Hi there. This is a Tumblr that was put together as a way to present highlights from the Future of Photobooks project produced by Miki Johnson (RESOLVE Blog) and Andy Adams (FlakPhoto). It should still make sense if you just look through it as is, but if you saw Miki’s presentation at the Apple Store or Andy and Miki present at Flash Forward Festival, you may want to pick a specific version (where it says “Choose your presentation”). Thanks!
Spurred by a feature on FlakPhoto highlighting the winners of Blurb’s Photography.Book.Now contest, RESOLVE teamed up with Andy Adams, creator of the online photography showcase, to build a month-long cross-blog discussion around the Future of Photobooks. It started in December, 2009, and ran through January 2010.
In order to include as many viewpoints as possible, we asked bloggers to contribute posts, shared some of their best ideas, then brought it all back to a central point where readers could grasp the larger issues more easily. You can see the results in these three discussion posts, each moderated by a contributing blogger.
Those discussions addressed three ideas: photobook CREATION, CONSUMPTION, and DISTRIBUTION. And those are loosely the categories that are explored in this presentation.
From Wikipedia: “The act of taking tasks traditionally performed by an employee or contractor, and outsourcing them to a group of people or community, through an “open call” to a large group of people (a crowd) asking for contributions.”
* We’re going to be talking about “crowdsourcing” a lot, so here’s a quick definition. A classic example is a users forum. The old model is: I come to the Apple Genius Bar if I have a questions about my new iPad. That still happens, but the other option is to go on the Apple forums where other users are answering each others questions. Instead of information coming from one source (Apple), it’s coming from lots of different ones and being organized by Apple, ultimately saving both them and the user time and energy.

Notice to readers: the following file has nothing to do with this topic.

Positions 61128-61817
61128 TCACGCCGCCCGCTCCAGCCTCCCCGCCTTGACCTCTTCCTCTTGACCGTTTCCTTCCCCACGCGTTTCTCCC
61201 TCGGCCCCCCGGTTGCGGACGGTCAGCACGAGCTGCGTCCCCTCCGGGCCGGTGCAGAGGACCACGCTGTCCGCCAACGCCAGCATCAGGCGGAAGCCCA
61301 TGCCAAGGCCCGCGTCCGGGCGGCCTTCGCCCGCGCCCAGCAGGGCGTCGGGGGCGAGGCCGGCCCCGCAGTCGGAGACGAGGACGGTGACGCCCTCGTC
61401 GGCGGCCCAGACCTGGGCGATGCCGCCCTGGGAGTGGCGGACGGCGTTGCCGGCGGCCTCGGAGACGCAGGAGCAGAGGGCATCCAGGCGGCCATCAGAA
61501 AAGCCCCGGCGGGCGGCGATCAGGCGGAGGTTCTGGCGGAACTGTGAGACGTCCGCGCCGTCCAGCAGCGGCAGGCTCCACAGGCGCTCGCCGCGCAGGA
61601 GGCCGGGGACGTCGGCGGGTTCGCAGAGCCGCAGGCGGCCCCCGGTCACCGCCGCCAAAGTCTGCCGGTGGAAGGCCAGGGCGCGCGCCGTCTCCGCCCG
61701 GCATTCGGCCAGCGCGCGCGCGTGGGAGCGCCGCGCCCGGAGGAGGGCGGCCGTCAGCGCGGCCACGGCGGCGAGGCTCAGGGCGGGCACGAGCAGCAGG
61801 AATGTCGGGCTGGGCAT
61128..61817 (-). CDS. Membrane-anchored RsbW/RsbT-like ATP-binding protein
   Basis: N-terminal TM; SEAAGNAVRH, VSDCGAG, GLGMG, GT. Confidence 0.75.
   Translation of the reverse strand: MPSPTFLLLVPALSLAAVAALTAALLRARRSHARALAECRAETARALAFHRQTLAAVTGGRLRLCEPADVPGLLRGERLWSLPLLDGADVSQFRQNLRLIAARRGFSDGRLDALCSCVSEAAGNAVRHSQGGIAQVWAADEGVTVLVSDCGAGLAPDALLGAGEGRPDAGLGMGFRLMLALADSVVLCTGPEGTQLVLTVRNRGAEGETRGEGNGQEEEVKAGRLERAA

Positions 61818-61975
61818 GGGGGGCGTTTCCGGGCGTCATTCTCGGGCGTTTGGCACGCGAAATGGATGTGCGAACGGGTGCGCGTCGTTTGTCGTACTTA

# of posts by contributing bloggers = 54
# of comments + responses = 197*
# of unique viewers = 13,700*
Moral of the story? Involving a large group of people from the beginning means an idea or project can spread wider, faster because those same people are invested in seeing it do so.
*For the RESOLVE blog alone. The impact across the other 54 blogs was obviously even greater.
“Allow us to rephrase this inquiry into something more active and, we hope, productive: What SHOULD photobooks look like in 10 years? The fact is, we are the ones who will decide.”
~From The Future of Photobooks
We quickly realized that asking people to “predict” what photobooks would look like in 10 years was somewhat futile, and not our original intention. What we want to do is expand people’s concepts of what a photobook COULD or SHOULD be in the future. And also to help everyone realize that that future is their own to shape.
With options like wedding album books and print-on-demand magazines, literally everyone can now publish their own book. So when we say, “We are the publishers of the future,” we mean it quite literally.
Before you decry the rise of digital publishing and the “death” of physical photobooks, you’ll probably want to know that the number one thing we heard during this project, over and over again, was that people LOVE their photobooks. They may decrease in number, they may change their main purpose, but we don’t think they’re going away any time soon.
Rachel M. Wolfe